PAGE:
Vision of glory for the citizens of Romford

by
29 November 2006

The reordered chancel and sanctuary with Peter Eugene Ball’s Christus Rex and the lancet windows with glass by Patrick Reyntiens

The reordered chancel and sanctuary with Peter Eugene Ball’s Christus Rex and the lancet windows with glass by Patrick Reyntiens


THOSE diligent enough to care for the architectural and the ecclesiastical heritage of the nation’s churches usually begin a search in a volume of Pevsner’s definitive Buildings of England.

Compendious as those books are, omissions occur. There are still no entries, for instance, for Holy Trinity, Reading, or for St Paul’s, Ellor Street (Salford). By introducing artefacts from other, often redundant, buildings, two outstanding priests there had been able to offer a glimpse of the holy in unexpected surroundings.

The late Brian Brindley, during his Anglican ministry, turned an otherwise “undistinguished Gothic box” (as Gavin Stamp averred) into something of a gem in a dull Thames Valley town. In the heart of a post-war estate in Salford, Canon David Wyatt similarly transformed his church. But that is to celebrate the old. Reading, for instance, has salvaged the great Scott chancel screen from St Chad’s Cathedral in Birmingham.

In the suburban backstreets north of Romford, in Essex, however, the reordering of a small Victorian brick church (1880) over the past dozen years has afforded the Revd Roderick Hingley the quiet opportunity to invite contemporary artists of international stature to challenge the passer-by and to encourage the true believer. It is no surprise that St Alban’s, Romford, is not in Pevsner’s Essex.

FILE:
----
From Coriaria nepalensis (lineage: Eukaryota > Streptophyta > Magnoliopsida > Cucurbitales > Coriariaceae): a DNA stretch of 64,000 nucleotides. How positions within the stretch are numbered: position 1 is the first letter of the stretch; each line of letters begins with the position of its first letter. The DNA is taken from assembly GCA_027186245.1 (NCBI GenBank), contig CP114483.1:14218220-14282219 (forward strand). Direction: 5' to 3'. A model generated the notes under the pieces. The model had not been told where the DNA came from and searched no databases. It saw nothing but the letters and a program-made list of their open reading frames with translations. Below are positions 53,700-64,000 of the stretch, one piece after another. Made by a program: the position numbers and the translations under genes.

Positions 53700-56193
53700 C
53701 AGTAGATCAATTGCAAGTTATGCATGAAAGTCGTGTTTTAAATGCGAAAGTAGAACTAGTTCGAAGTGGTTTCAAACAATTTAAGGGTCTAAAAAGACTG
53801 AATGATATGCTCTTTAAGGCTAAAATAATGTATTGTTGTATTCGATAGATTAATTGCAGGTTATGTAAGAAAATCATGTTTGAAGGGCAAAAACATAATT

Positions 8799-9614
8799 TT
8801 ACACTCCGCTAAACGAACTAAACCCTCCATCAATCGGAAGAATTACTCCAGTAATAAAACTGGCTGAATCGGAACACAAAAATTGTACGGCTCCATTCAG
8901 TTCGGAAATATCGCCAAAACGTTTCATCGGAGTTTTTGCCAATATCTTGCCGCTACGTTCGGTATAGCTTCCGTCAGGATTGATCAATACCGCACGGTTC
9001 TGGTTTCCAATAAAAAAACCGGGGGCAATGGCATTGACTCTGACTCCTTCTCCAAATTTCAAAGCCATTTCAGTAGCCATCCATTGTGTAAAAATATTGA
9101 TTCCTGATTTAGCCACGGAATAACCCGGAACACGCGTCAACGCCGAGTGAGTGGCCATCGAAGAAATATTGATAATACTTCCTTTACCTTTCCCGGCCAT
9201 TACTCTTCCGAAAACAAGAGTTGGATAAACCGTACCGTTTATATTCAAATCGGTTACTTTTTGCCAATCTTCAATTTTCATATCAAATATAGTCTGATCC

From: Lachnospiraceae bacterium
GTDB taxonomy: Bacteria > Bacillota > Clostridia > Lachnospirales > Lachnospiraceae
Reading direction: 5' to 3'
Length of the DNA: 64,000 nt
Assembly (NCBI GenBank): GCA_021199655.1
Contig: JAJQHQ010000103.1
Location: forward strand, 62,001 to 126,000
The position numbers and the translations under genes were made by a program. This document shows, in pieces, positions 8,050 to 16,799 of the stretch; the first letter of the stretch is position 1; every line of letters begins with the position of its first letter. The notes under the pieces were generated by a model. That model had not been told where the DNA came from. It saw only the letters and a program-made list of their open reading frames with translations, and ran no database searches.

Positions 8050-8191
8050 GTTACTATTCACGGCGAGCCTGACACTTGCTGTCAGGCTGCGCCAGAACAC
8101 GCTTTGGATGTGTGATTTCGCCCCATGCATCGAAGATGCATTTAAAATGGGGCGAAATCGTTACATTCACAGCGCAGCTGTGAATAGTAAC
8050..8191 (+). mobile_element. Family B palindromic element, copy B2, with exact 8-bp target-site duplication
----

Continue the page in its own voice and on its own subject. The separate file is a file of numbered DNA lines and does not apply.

From the outside, there is little to suggest that once inside we will find ourselves transported to the very gates of heaven. Looking more closely, the densely and attractively planted memorial garden offers a hint of what is to follow and stands testimony to the dedication and determination of those who have made for change. A Portland stone bench by John Pitt (1999) and a stone column of remembrance (Jamie Sargeant) are deeply English (although the choice of an engraved pillar would not have been mine).

The engraved inner-porch glass doors are too cramped and too decorated for my taste, but beyond them the church itself opens out. The artistic roll-call is impressive, and the overall achievement has already been recognised by a range of awards and commendations, proudly framed on the inside west wall as if we are in the lobby of an entrepreneur’s showroom.

Clearly, the Chelmsford Diocesan Chancellor has been kept busy with faculty petitions. How a small parish has been able to afford all this work, and how it has come to a common mind, is none too obvious. During my visit, I was itching to ask the incumbent how the parish was still able to meet its quota.

The engraved inner-porch glass doors are too cramped and too decorated for my taste, but beyond them the church itself opens out. The artistic roll-call is impressive, and the overall achievement has already been recognised by a range of awards and commendations, proudly framed on the inside west wall as if we are in the lobby of an entrepreneur’s showroom.

Clearly, the Chelmsford Diocesan Chancellor has been kept busy with faculty petitions. How a small parish has been able to afford all this work, and how it has come to a common mind, is none too obvious. During my visit, I was itching to ask the incumbent how the parish was still able to meet its quota.

The dominating effect is one of light (not readily achieved in a brick purpose-built church of its period), owing to the sensitive reordering of the chancel and sanctuary, as much as to the subtle painting of the wood panelling throughout and to the Stations of the Cross (1999), carved on jigsaw-like panels along the north and south walls (Charles Gurrey).

In particular, the lancet windows in the sanctuary, on the theme of angels — Patrick Reyntiens at his best and most recent (2002) — offer an elevated sense to the whole building. The Roman Catholic Reyntiens worked extensively with John Piper, and their realisation of the baptistery chapel in Coventry Cathedral and the windows for Robinson College Chapel (Cambridge) remain among their best work. Here, red and gold angels bearing symbols of the eucharist stand attendant above the Real Presence in the high altar.